## Theorem 3. *Let L(x, u, ξ) satisfy Assumption A and assume that there exist a* *comparison function Λ and a constant c > 0 such that for t* *≥ 1 either*

## (i) _{dt} ^{d} *L(t) ≤ c or*

_{dt}

^{d}

## (ii) _{dt} ^{d} *L(t) ≤ c (1 + log t), L(·) is convex, and Dom(L* ^{∗} *) is open,*

_{dt}

^{d}

^{∗}

*where* *L(·) = log Λ(·). Then, a locally bounded solution ˜u to the problem of minimizing*

### Ω

*L (x, u (x) ,* *∇u (x)) dx for u ∈ u* 0 *+ W* _{0} ^{1,1} (Ω) (21)

^{1,1}

*satisﬁes the Euler–Lagrange equation.*

*Lagrangians of exponential growth satisfy (i); the map Λ(t) = t* ^{t} is not of expo- nential growth but satisﬁes (ii): in this case, Dom( *L* ^{∗} ) = *.*

^{t}

^{∗}

## In order to prove Theorem 3, we shall need the following lemma.

## Lemma 2. *Let L :* * → be convex and C* ^{1} *and such that Dom(∂L* ^{∗} *) is open; let* *δ* ^{∗} *be any selection from ∂L* ^{∗} *. Then, there exists a sequence of convex C* ^{2} *functions* *L* _{m} *such that*

^{∗}

^{∗}

^{∗}

_{m}

*(i) Dom(L* ^{} _{m} ) *⊃ [−m + 1, m − 1]; ∀x ∈ Dom(L* ^{} _{m} *), we have* *|L* ^{} _{m} *(x)* *− L* ^{} *(x)* *| <* _{m} ^{1} *;* *(ii) L* ^{∗} _{m} *∈ C* ^{1} *(Dom(∂L* ^{∗} *)); for every [a, b]* *⊂ Dom(∂L* ^{∗} *) there exists a subsequence* *m(j) such that (L* ^{∗} _{m(j)} ) ^{} *→ δ* ^{∗} *pointwise a.e. on [a, b].*

^{}

_{m}

^{}

_{m}

^{}

_{m}

^{}

_{m}

^{∗}

_{m}

^{∗}

^{∗}

^{∗}

_{m(j)}

^{}

^{∗}

*Proof. Ad (i). By assumption, L* ^{} is a single-valued, continuous, nondecreasing *function; hence, its inverse, ∂L* ^{∗} , is strictly increasing, possibly multivalued, and *deﬁned on the image of L* ^{} *. The selection δ* ^{∗} (discontinuous at most on a set of measure zero) is strictly increasing and bounded on sets compactly contained in its domain. Consider the interval [ *−n, n]. The interval [L* ^{} ( *−n), L* ^{} *(n)] is a compact* *subset of the open set Dom(∂L* ^{∗} *). There exists a subsequence n(m) such that both* *L* ^{} ( *−n(m + 1)) < L* ^{} ( *−n(m)) and L* ^{} *(n(m + 1)) > L* ^{} *(n(m)); there exists N (n(m)),* *with N (n(m))* *≥ n(m) and* _{N (n(m))} ^{1} *≤* ^{1} _{4} min *{L* ^{} ( *−n(m)) − L* ^{} ( *−n(m + 1)), L* ^{} *(n(m +* 1)) *− L* ^{} *(n(m))* *}, such that [L* ^{} ( *−n(m)) −* _{N (n(m))} ^{1} *, L* ^{} *(n(m)) +* _{N (n(m))} ^{1} ] *⊂ Dom(∂L* ^{∗} ), so that the map

^{}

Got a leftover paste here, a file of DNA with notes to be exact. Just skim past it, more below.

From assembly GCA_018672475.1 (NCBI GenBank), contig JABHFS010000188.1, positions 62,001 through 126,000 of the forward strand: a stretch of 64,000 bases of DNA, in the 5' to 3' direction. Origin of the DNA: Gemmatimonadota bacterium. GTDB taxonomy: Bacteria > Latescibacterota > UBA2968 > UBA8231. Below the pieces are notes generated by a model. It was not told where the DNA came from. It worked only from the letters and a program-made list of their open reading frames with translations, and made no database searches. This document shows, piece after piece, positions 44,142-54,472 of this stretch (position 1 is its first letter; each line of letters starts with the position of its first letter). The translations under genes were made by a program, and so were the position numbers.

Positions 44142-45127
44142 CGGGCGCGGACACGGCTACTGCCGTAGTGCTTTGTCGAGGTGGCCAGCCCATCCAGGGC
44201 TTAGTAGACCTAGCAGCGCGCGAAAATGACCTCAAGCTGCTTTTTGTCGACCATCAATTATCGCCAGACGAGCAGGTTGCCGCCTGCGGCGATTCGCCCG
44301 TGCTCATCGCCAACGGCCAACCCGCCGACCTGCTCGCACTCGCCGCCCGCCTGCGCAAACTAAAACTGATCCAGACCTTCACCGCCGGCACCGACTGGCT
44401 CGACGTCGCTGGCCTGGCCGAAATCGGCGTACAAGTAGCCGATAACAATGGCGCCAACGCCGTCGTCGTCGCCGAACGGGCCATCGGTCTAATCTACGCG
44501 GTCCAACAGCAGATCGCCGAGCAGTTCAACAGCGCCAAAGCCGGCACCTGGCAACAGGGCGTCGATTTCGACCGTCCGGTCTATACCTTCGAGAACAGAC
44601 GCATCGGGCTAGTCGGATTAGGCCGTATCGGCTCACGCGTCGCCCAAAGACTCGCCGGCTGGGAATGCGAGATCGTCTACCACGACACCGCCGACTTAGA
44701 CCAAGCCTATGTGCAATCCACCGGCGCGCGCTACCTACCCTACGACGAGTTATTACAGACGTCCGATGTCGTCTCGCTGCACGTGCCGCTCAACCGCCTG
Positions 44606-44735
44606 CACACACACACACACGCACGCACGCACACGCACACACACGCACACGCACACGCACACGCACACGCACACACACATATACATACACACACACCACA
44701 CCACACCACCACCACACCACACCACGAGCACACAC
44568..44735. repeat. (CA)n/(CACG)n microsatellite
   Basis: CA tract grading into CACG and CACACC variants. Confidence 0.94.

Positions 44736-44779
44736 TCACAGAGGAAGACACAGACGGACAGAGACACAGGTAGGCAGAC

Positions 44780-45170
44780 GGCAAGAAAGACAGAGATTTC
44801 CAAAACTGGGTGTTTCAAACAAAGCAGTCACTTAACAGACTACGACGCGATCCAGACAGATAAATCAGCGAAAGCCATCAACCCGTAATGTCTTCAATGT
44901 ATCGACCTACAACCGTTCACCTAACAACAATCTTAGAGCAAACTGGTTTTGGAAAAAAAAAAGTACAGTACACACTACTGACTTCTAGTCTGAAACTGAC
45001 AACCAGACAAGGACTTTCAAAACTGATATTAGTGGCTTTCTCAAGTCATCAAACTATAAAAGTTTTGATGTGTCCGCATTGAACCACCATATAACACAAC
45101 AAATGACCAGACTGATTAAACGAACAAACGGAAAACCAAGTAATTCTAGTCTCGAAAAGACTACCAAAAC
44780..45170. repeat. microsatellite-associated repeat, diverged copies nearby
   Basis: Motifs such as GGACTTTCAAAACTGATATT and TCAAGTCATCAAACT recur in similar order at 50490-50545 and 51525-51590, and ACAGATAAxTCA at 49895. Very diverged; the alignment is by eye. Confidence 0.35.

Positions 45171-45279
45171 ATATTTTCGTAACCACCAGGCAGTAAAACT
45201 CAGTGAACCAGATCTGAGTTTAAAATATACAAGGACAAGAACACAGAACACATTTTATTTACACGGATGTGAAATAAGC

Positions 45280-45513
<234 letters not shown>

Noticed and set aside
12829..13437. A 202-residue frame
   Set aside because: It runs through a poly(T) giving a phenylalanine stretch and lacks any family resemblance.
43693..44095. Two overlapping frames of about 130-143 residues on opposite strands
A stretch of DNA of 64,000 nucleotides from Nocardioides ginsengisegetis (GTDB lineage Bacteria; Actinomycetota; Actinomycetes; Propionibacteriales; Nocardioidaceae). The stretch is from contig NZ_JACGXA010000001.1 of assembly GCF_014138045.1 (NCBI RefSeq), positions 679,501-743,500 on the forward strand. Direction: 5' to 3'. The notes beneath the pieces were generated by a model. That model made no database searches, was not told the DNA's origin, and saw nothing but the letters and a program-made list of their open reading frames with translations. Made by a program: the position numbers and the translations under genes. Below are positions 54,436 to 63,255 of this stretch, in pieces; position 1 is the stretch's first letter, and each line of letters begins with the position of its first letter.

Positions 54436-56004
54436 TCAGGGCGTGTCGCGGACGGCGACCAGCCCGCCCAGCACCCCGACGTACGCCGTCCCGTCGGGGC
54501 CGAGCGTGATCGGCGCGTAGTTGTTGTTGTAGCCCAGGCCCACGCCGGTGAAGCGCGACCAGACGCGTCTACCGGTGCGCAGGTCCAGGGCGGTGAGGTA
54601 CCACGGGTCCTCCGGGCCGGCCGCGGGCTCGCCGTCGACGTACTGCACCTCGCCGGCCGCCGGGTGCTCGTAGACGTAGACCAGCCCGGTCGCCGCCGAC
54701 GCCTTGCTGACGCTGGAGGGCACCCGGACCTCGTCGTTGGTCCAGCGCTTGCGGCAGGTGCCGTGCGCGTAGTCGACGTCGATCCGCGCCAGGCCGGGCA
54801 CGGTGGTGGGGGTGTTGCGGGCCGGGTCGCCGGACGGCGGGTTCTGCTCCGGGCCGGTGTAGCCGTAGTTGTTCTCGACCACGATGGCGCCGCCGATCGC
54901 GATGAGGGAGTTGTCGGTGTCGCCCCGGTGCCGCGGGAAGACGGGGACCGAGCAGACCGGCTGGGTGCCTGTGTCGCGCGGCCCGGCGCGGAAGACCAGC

^{∗}

^{}

^{∗}

^{}

^{}

^{∗}

^{}

^{}

^{}

^{}

_{N (n(m))}

^{}

^{}

^{}

^{}

^{}

_{N (n(m))}

^{}

_{N (n(m))}

^{∗}

*(L* ^{∗} _{m} ) ^{} *= ρ* _{N (n(m))} *∗ δ* ^{∗} *,*

^{∗}

_{m}

^{}

_{N (n(m))}

^{∗}

*where ρ* _{N (n(m))} is a standard molliﬁer having support in [ *−* _{N (n(m))} ^{1} *,* _{N (n(m))} ^{1} ], is well

_{N (n(m))}

_{N (n(m))}

_{N (n(m))}

*deﬁned on [L* ^{} ( *−n(m)), L* ^{} *(n(m))] as a strictly increasing function. Its image is the*

^{}

^{}

*interval I(n(m)) = [(L* ^{∗} _{m} ) ^{} *(L* ^{} ( *−n(m)), (L* ^{∗} _{m} ) ^{} *(L* ^{} *(n(m)))]. We claim that I(n(m+1))* *⊃* [ *−n(m), n(m)] ⊃ [−m, m]. In fact, consider p =* ^{1} _{2} *(L* ^{} ( *−n(m + 1)) + L* ^{} ( *−n(m))): for* *every p such that* *|p − p| ≤* _{N (n(m))} ^{1} *, we have δ* ^{∗} *(p) < δ* ^{∗} *(L* ^{} ( *−n(m))) = −n(m) so that* *ρ* _{N (n(m+1))} *∗ δ* ^{∗} *(p) <* *−n(m), and analogously for* ^{1} _{2} *(L* ^{} *(n(m + 1)) + L* ^{} *(n(m))).*

^{∗}

_{m}

^{}

^{}

^{∗}

_{m}

^{}

^{}

^{}

^{}

_{N (n(m))}

^{∗}

^{∗}

^{}

_{N (n(m+1))}

^{∗}

^{}

^{}

*The map (L* ^{∗} _{m} ) ^{} *is a C* ^{1} and strictly increasing, hence invertible, function: on the *interval I(n(m)) we set L* ^{} _{m} *= ((L* ^{∗} _{m} ) ^{} ) ^{−1} *. Fix arbitrarily m and x* *∈ I(n(m)). Set* *y* _{m} *= L* ^{} _{m} *(x) so that*

^{∗}

_{m}

^{}

^{}

_{m}

^{∗}

_{m}

^{}

^{−1}

_{m}

^{}

_{m}

*x =*

*ρ* _{N (n(m))} *∗ δ* ^{∗} *(y* _{m} ) =

_{N (n(m))}

^{∗}

_{m}

*[y*

*m*

*−*

_{N(n(m))}^{1}

*,y*

*m*

### +

_{N(n(m))}^{1}

### ]

*ρ* _{N (n(m))} *(y* _{m} *− y)δ* ^{∗} *(y) dy.*

_{N (n(m))}

_{m}

^{∗}

*We notice that x* *∈ co{δ* ^{∗} *(y) :* *|y − y* _{m} *| ≤* _{N (n(m))} ^{1} *}. In fact, otherwise, there exists α* *such that for every y* *∈ {|y − y* _{m} *| ≤* _{N (n(m))} ^{1} *} we have αx > αδ* ^{∗} *(y); then,*

^{∗}

_{m}

_{N (n(m))}

_{m}

_{N (n(m))}

^{∗}

*αx =*

*αx* *· ρ* _{N (n(m))} *(y* _{m} *− y) > α*

_{N (n(m))}

_{m}

*δ* ^{∗} *(y)* *· ρ* _{N (n(m))} *(y* _{m} *− y) = αx.*

^{∗}

_{N (n(m))}

_{m}

*Hence, there are y* _{1} *and y* _{2} such that *|y* *i* *− y* _{m} *| ≤* _{N (n(m))} ^{1} *and δ* ^{∗} *(y* _{1} ) *≤ x ≤ δ* ^{∗} *(y* _{2} ).

_{m}

_{N (n(m))}

^{∗}

^{∗}

*By the monotonicity of L* ^{} *, the last inequality can be written as y* _{1} *≤ L* ^{} *(x)* *≤ y* 2 so that

^{}

^{}

*y* _{m} *−* 1

_{m}

*N (n(m))* *≤ y* 1 *≤ L* ^{} *(x)* *≤ y* 2 *≤ y* _{m} + 1 *N (n(m))* *.* We have obtained

^{}

_{m}

*|L* ^{} *(x)* *− L* ^{} _{m} *(x)* *| ≤* 1 *n(m)* *≤* 1

^{}

^{}

_{m}

*m* *.*

*Ad (ii). Fix arbitrarily [a, b]. We have that (L* ^{∗} _{m} ) ^{} *→ δ* ^{∗} *in L* ^{1} *([a, b]). Hence, there* *exists a sequence (L* ^{∗} _{m(j)} ) ^{} *converging to δ* ^{∗} *pointwise a.e. on [a, b].*

^{∗}

_{m}

^{}

^{∗}

^{∗}

_{m(j)}

^{}

^{∗}

*The condition that Dom(∂L* ^{∗} *) be open is not satisﬁed by a map like L(t) =* *|t|; it* *is satisﬁed by the minimal area functional L(t) =*

^{∗}

## 1 + *|t|* ^{2} *and a fortiori by any L* of superlinear growth.